A recent article in The Washington Post http://www.washingtonpost.com/wp-dyn/content/article/2009/10/29/AR2009102904427.html?hpid=newswell reveals a stark contrast between D.C.’s open voter roll and Virginia’s strict law about who has access to theirs.
Reporter Frederick Kunkle reported that Know Campaign’s intention to use the voter roll, which included voter history, was going to be used for a “mass mailing “to “simply motivate people to vote” in the upcoming statewide election on November 3.
“Under Virginia law, the Board of Elections can furnish lists of voters only to the courts, the Department of Motor Vehicles, bona fide political candidates, political parties, political action committees and nonprofit groups that promote voter education or registration,” Kunkle reports. “The law further restricts access to voting histories, prohibiting the Board of Elections from giving the histories to anyone except candidates, elected officials or political party chairmen. Those who do obtain the lists are also required to sign a statement, under penalty of perjury, promising not to disseminate the information to those not authorized to have it.”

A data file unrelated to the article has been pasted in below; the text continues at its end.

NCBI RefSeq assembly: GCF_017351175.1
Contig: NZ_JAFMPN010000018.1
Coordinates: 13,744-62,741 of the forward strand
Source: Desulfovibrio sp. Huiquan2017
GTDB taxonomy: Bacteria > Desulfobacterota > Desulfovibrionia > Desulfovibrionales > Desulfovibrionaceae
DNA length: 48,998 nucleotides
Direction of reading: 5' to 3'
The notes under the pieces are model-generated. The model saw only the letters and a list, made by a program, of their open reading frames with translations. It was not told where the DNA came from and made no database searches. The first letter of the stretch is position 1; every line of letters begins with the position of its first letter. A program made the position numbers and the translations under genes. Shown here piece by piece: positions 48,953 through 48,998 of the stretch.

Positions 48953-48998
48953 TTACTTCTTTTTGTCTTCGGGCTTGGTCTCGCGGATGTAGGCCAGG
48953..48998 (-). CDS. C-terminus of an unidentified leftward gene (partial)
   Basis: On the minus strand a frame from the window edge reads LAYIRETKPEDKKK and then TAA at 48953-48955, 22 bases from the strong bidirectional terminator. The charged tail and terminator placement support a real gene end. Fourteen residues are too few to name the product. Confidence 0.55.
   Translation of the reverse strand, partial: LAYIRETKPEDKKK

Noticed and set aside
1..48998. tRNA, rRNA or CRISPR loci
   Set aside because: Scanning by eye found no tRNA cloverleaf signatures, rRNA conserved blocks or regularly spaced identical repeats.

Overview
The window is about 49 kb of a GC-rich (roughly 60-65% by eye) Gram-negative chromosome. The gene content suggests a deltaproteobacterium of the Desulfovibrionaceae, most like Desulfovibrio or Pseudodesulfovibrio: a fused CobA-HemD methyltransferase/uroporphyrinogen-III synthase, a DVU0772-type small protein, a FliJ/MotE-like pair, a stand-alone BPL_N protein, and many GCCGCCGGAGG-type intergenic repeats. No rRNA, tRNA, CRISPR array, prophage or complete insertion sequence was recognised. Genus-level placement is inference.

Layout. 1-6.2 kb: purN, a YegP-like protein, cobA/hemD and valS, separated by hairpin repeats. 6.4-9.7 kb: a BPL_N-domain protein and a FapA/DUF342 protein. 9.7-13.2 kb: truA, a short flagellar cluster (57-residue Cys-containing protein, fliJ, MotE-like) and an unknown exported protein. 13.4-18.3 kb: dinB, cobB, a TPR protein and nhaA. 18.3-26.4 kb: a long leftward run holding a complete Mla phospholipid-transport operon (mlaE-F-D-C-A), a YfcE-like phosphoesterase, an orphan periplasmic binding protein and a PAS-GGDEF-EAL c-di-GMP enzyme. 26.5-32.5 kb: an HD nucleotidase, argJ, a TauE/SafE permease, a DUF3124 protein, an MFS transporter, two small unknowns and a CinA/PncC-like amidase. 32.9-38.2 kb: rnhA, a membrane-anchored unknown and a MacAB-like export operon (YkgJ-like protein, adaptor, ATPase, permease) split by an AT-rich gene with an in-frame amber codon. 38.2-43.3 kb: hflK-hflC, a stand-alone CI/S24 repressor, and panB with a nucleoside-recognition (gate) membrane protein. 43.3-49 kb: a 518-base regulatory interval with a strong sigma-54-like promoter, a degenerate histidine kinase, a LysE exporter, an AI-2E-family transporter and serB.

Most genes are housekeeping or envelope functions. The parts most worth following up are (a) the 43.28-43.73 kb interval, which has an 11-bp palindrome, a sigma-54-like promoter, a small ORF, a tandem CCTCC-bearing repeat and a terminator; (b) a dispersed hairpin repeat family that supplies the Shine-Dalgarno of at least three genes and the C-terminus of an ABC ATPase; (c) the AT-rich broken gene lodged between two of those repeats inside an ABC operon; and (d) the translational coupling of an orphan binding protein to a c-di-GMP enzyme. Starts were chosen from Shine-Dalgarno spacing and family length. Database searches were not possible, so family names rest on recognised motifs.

However, in the District of Columbia, anyone who has $10.00 can obtain a copy of D.C.’s voter roll http://www.dcboee.org/pdf_files/Data_Request_Form.pdf including political party affiliations, registration dates, and voter histories. The same information is available for public review in hard copies in the Board’s office and in the Martin Luther King, Jr. Public Library.
Once purchased, D.C.’s voter roll can be used for political, nonpartisan, and commercial purposes. It can also be re-packaged and re-sold.
This is quite a contrast to Virginia’s law. Wouldn’t you say?